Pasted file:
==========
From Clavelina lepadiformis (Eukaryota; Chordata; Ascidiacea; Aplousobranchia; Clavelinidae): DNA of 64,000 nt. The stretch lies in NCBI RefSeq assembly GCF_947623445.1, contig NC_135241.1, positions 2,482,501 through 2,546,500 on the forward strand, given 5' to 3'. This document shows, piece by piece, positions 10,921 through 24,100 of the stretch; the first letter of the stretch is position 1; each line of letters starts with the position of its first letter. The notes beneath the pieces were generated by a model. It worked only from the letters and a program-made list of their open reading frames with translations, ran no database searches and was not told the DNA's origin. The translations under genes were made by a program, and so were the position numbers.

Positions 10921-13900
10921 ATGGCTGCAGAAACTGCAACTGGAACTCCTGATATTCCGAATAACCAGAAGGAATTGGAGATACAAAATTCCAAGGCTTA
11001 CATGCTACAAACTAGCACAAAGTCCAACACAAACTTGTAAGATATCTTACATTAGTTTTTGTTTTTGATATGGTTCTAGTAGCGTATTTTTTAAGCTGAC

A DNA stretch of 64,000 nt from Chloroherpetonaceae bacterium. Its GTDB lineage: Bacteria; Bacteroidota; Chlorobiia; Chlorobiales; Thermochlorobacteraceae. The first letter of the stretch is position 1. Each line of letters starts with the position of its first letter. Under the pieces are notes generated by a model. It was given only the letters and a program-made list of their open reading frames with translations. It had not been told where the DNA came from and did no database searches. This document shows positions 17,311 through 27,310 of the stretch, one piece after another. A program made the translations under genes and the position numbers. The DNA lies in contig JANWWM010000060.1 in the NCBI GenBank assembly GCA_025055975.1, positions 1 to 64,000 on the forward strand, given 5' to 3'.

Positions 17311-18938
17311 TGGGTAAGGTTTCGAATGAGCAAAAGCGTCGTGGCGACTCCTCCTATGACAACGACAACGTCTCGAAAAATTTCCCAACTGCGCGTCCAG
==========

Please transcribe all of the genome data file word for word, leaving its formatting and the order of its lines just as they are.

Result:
From Clavelina lepadiformis (Eukaryota; Chordata; Ascidiacea; Aplousobranchia; Clavelinidae): DNA of 64,000 nt. The stretch lies in NCBI RefSeq assembly GCF_947623445.1, contig NC_135241.1, positions 2,482,501 through 2,546,500 on the forward strand, given 5' to 3'. This document shows, piece by piece, positions 10,921 through 24,100 of the stretch; the first letter of the stretch is position 1; each line of letters starts with the position of its first letter. The notes beneath the pieces were generated by a model. It worked only from the letters and a program-made list of their open reading frames with translations, ran no database searches and was not told the DNA's origin. The translations under genes were made by a program, and so were the position numbers.

Positions 10921-13900
10921 ATGGCTGCAGAAACTGCAACTGGAACTCCTGATATTCCGAATAACCAGAAGGAATTGGAGATACAAAATTCCAAGGCTTA
11001 CATGCTACAAACTAGCACAAAGTCCAACACAAACTTGTAAGATATCTTACATTAGTTTTTGTTTTTGATATGGTTCTAGTAGCGTATTTTTTAAGCTGAC

A DNA stretch of 64,000 nt from Chloroherpetonaceae bacterium. Its GTDB lineage: Bacteria; Bacteroidota; Chlorobiia; Chlorobiales; Thermochlorobacteraceae. The first letter of the stretch is position 1. Each line of letters starts with the position of its first letter. Under the pieces are notes generated by a model. It was given only the letters and a program-made list of their open reading frames with translations. It had not been told where the DNA came from and did no database searches. This document shows positions 17,311 through 27,310 of the stretch, one piece after another. A program made the translations under genes and the position numbers. The DNA lies in contig JANWWM010000060.1 in the NCBI GenBank assembly GCA_025055975.1, positions 1 to 64,000 on the forward strand, given 5' to 3'.

Positions 17311-18938
17311 TGGGTAAGGTTTCGAATGAGCAAAAGCGTCGTGGCGACTCCTCCTATGACAACGACAACGTCTCGAAAAATTTCCCAACTGCGCGTCCAG